This is because there is HUGE money to be made in this industry. There are literally millions of people out there who want to burn fat and build muscle and are prepared to pay for results.
The thing I hate the most is that most of these advertisers will even tell you how these “revolutionary items will make it quicker and easier to attain a “beach body”. What a load of crap! Here’s a clue…if they say it’s easy, it won’t work.
I’ll also make this point….there are only a select few of these TV workout routines that are honest with their audience in that they get results and don’t try and sell their program by saying it is easy.
An example would be the P90X series of workouts which funnily enough consists mainly of Calisthenic, Isometric, and Plyometric exercises.
What are the Benefits of Calisthenics?
We are finally getting to the crunch…
Well, one of the biggest benefits to calisthenics is that it improves functional strength.
Another of the benefits of Calisthenics is the practitioner’s ability to “scale” the exercise for their needs.
For example, if you can’t do full depth press ups yet, you can “scale” them down and do incline press ups or press ups on your knees instead. Therefore the benefits of Calisthenics can be reaped by young and old due to the scalability of the exercises.
One of the best benefits of Calisthenics is the increase in your overall stability. Because functional strength and stability go hand in hand, once you are able to perform the advanced level Calisthenics exercises, will push you to the limits of both your strength and stability.
For example, can you imagine how strong and stable your body has to be to perform handstand push ups!
To show you exactly how strong you could be, check out the video below of Frank Medrano. Frank is a true athlete and this video will show you what kind of strength you can expect after years of Calisthenics training.
Are there any decent Calisthenics programs I can follow?
The good news is that there are several.
If you just can’t help yourself and are interested in a workout program advertised on the TV go for P90X.
If you are serious about Calisthenics you will want to know more the exercises as well as how to do them properly. I suggest taking a look at the books written by Al Kavadlo and Paul “Coach” Wade.
I hope this has been informative enough for you and has shown you the benefits of Calisthenics and how doing them will greatly increase your functional strength and stability.
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My uncle was big into Calisthenics, but I still have problems spelling it. I will say thought that he looked far better than most of the posers in my local gym.
Eoin, your uncle sounds like a smart (and strong) guy. Calisthenics is a great form of exercise that is perfect for everyone. Glad you liked the article.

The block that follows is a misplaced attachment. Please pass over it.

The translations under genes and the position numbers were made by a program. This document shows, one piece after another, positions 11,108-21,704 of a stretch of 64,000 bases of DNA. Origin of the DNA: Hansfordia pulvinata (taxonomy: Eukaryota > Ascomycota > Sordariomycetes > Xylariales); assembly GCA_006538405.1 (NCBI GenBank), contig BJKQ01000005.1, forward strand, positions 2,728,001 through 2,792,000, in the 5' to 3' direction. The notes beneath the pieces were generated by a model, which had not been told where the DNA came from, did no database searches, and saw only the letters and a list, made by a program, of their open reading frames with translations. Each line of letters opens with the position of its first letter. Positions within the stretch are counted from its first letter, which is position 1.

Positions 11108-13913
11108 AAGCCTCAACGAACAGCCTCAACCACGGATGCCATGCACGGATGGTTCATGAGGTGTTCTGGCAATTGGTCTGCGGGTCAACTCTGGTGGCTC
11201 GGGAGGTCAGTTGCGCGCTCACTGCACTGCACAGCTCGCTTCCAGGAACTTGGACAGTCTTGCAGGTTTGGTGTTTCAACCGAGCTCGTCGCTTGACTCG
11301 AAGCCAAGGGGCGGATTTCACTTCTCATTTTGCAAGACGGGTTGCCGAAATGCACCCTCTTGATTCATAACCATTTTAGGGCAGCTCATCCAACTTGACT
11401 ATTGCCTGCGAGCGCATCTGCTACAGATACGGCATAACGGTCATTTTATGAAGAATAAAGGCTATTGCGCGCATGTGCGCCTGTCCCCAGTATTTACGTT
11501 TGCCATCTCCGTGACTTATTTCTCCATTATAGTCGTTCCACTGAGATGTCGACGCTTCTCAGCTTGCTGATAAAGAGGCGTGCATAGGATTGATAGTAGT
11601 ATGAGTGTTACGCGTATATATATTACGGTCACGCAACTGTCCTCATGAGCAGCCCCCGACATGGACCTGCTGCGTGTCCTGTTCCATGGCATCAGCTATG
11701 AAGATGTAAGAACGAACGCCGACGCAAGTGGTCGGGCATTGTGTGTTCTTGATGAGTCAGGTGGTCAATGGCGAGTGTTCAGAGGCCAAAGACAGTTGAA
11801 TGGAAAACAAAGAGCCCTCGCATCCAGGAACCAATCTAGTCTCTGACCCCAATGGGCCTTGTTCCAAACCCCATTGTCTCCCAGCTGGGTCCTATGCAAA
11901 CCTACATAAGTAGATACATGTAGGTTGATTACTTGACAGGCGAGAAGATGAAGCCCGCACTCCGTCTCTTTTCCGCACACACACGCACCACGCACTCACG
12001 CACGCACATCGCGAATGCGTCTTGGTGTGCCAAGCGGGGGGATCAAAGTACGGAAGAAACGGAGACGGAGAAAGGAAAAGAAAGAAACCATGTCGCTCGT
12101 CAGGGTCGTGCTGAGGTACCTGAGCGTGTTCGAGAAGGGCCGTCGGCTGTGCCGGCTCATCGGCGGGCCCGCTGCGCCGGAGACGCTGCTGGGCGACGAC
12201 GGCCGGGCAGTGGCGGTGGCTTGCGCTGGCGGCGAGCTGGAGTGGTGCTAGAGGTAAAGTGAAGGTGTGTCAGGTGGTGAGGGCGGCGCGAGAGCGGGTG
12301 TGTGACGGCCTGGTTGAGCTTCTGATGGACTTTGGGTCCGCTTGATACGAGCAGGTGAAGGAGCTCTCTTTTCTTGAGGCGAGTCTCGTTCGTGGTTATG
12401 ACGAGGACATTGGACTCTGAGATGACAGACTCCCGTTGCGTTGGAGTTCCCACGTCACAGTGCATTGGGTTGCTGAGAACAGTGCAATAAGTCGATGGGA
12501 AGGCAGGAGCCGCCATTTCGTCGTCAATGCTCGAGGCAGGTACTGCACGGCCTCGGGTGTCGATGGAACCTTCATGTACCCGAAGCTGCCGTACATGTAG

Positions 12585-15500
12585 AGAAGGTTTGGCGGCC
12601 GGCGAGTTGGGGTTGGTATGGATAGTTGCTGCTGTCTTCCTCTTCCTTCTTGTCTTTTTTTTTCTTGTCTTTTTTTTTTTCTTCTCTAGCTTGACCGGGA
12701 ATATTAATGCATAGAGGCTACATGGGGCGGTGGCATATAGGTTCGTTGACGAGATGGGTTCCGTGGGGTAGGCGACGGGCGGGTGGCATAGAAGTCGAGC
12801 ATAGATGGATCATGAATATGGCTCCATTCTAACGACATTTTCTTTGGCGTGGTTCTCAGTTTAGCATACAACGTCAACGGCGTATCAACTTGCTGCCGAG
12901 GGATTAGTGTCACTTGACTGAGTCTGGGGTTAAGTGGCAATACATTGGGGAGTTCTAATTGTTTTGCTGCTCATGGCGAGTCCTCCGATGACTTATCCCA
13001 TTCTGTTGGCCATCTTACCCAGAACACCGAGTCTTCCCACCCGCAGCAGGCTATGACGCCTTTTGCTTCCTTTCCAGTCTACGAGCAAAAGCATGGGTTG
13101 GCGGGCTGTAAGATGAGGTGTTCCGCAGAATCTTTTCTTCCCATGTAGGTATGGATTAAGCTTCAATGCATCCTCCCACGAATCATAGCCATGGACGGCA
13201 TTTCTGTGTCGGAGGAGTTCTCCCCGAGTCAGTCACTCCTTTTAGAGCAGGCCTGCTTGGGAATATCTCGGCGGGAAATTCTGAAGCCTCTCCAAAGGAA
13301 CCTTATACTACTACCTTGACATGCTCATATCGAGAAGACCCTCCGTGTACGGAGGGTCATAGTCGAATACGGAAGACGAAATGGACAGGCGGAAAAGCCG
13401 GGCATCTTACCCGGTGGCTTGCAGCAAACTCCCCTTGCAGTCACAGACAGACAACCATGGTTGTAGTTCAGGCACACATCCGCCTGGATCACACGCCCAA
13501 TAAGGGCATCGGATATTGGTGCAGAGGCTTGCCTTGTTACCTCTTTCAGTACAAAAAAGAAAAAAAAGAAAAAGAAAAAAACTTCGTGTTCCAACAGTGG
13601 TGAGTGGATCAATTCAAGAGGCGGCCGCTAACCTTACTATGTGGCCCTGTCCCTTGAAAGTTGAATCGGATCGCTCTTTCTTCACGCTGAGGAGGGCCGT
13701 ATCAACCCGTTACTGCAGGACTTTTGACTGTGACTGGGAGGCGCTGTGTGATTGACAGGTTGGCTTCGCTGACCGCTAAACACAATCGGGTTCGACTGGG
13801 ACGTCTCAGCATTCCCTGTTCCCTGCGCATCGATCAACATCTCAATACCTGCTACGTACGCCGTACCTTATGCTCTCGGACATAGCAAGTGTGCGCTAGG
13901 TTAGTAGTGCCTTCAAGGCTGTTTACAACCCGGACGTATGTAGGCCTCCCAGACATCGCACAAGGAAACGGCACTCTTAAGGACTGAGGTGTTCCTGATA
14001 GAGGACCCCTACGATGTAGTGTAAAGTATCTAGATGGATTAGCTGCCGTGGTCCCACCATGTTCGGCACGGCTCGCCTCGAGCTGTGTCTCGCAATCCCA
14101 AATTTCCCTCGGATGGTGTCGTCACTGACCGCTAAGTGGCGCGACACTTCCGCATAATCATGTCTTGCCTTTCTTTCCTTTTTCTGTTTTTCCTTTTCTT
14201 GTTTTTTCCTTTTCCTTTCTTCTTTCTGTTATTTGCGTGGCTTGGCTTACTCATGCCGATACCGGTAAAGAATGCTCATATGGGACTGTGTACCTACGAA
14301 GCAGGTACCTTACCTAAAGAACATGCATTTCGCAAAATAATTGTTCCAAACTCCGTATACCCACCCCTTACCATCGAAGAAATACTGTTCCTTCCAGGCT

I may have to try some calisthenics after reading your article!
Calisthenics is a great way to get in shape with minimal equipment and cost. You’ll find plenty of info here at S&S to get you started. I hope to see you back here soon.
Great post! Very informative, I’m sure this will be useful to a lot of people.
Thanks Tim…I’m glad you liked it. Feel free to look around our site. Take care.
Great advice, I’ve ised the P90x program and it works great. I got stronger, lost a pile of weight then summer came. I don’t have as much free time and camping kind turns my eating habit and choice of foods inside and out. Are there other-programs lime p90x out there? I’d like to try something different.
Dan, thanks for your input. P90X is actually one of the “as seen on TV” products that works (I’ve used it myself in the past). The best program in my opinion for people new to calisthenics is YAYOG by Mark Lauren. The DVD set is available in our store. Thanks for commenting. I hope to see you back here soon.
Great post, some great tips here for getting buff. Those handstand pushes look really tough.
Jason, thanks for the comments. Sure…handstand push-ups are hard but you don’t dive straight into them, there are progressive steps, so if you follow the progressions you’ll be knocking them out in no time!
Thanks for the great info, theres not many sites where you can find honest answers to muscle gain, theyre always trying to hard sell whey products etc, without all the other stuff you do before and after. thanks again 🙂
I’m glad you liked the article. Sure you can buy stuff from the store but my priority is to teach people how to train effectively. I hope to see you back here in the future. Take care…